Bahrain has handed down life imprisonment sentences to three more anti-regime activists for involvement in alleged plots to attack police forces.
Ahmad al-Hammadi, Bahrain’s terror crime prosecution chief, said on Thursday that the three convicts were sentenced to life for attempted murder of police officers in 2014.
The official said Bahrain’s High Criminal Court convicted the three of involvement in terrorism activities by setting up explosives on the path of a police convoy in December 2014 in al-Dayr district of the city of al-Muharraq, which is located northeast of the capital Manama.
The court also said the convicts had lured the police officers to the place where the bombs were planted, citing witness accounts as its main evidence.
The sentences are the latest in a series of harsh punishments handed down to the dissidents in Bahrain, a tiny Persian Gulf island nation which has seen more than four years of anti-regime protests.
The same court last week slapped a death sentence on one activist and life imprisonment to 22 others for their alleged role in the death of a policeman last year.
Back in December last year, five people received life imprisonment over similar charges. The court has also sentenced 29 people to jail terms ranging from five years to life imprisonment over their alleged involvement in a bomb attack last year. Another man has been sentenced to life in prison over attempting to kill a police officer.
The Bahrain judiciary has come under fire by human rights groups for handing down long-term sentences to the opposition. Amnesty International has repeatedly censured the Bahrain regime over the “rampant” human rights abuses against protesters.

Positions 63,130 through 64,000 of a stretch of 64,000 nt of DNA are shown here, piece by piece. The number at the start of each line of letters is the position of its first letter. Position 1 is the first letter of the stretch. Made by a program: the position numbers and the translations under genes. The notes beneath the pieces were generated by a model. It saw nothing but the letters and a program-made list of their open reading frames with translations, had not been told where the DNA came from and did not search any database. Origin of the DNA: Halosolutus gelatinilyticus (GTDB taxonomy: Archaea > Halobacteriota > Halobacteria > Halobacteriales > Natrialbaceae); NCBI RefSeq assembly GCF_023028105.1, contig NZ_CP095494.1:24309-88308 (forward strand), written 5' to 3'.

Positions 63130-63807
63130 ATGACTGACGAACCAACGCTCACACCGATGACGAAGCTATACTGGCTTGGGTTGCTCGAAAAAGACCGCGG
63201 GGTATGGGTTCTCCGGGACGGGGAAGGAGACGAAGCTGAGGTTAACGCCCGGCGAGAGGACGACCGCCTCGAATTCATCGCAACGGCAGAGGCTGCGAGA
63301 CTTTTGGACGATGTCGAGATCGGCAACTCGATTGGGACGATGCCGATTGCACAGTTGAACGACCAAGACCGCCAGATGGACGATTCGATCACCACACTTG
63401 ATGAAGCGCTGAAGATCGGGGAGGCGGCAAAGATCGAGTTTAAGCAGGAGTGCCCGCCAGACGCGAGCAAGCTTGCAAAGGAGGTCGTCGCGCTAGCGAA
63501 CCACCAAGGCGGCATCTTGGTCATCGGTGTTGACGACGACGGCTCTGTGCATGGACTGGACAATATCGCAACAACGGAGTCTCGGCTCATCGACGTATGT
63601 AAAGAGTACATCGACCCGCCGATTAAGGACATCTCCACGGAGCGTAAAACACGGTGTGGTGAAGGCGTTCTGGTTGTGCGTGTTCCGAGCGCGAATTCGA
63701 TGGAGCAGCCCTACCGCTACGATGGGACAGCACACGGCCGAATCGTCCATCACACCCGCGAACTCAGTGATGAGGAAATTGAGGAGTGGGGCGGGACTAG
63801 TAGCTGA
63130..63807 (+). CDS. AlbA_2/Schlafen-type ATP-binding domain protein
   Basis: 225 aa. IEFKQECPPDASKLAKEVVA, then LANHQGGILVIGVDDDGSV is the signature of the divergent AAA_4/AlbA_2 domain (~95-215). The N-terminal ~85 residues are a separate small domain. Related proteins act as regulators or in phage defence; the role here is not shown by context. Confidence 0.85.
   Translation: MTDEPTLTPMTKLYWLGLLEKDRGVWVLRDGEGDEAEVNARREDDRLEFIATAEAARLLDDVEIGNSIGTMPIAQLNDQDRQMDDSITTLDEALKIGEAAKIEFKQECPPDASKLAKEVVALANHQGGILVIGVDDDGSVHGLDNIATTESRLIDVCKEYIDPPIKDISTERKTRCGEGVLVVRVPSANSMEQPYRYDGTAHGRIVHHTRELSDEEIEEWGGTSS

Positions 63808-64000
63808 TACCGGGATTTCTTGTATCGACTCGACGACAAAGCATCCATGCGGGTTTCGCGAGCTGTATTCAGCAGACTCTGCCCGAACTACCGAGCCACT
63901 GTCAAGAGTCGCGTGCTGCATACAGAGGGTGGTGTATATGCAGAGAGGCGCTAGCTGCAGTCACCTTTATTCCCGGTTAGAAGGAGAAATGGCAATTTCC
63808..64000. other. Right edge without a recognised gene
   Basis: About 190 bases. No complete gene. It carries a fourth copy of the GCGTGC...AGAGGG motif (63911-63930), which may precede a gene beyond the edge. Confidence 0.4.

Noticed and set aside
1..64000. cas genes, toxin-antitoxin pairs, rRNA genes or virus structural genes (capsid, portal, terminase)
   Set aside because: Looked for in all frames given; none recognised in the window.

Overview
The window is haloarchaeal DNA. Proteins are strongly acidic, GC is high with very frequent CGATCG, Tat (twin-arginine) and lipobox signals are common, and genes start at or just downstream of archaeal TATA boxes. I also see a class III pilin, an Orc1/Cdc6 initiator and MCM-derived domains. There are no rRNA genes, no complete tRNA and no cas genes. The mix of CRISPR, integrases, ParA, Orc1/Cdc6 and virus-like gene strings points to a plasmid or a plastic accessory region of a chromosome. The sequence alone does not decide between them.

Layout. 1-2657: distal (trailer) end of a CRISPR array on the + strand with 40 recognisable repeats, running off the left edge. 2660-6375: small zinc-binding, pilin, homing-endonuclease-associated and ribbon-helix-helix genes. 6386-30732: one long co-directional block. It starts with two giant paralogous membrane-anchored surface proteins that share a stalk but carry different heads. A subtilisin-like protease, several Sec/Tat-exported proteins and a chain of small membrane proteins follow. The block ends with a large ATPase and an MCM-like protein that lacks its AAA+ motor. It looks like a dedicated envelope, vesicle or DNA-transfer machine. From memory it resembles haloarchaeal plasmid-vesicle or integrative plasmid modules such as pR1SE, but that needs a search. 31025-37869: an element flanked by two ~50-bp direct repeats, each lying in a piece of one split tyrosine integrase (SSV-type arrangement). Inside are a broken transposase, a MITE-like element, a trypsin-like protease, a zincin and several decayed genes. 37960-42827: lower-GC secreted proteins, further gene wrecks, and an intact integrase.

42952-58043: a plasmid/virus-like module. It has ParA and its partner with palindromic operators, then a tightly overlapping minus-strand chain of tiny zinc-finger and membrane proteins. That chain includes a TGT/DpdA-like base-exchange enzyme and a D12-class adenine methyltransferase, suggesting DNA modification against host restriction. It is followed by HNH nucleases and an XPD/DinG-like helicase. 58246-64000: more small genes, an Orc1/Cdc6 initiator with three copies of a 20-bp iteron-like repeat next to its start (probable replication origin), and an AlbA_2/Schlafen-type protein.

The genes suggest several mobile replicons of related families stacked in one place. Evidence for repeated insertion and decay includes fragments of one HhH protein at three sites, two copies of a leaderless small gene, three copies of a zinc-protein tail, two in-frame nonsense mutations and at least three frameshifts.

Recent reports also suggest a surge in the Manama’s use of arbitrary detentions, which came after the Bahrain parliament approved amendments to the country’s controversial anti-terrorism law.
Bahrain Center for Human Rights said on Wednesday that a total of 1,883 people, including 237 children and 34 women, were detained in 2015. Later on, 864 were later released.
But in total, more than 3,000 prisoners remain in arbitrary detention in Bahrain, the BCHR said in its annual report.
Since March 2011 and concurrent with uprisings in other Arab countries, Bahrainis began to take to the streets to demand a change in the political system. The regime in Manama responded with a heavy crackdown by killing dozens and arresting hundreds of people, including notable opposition leaders.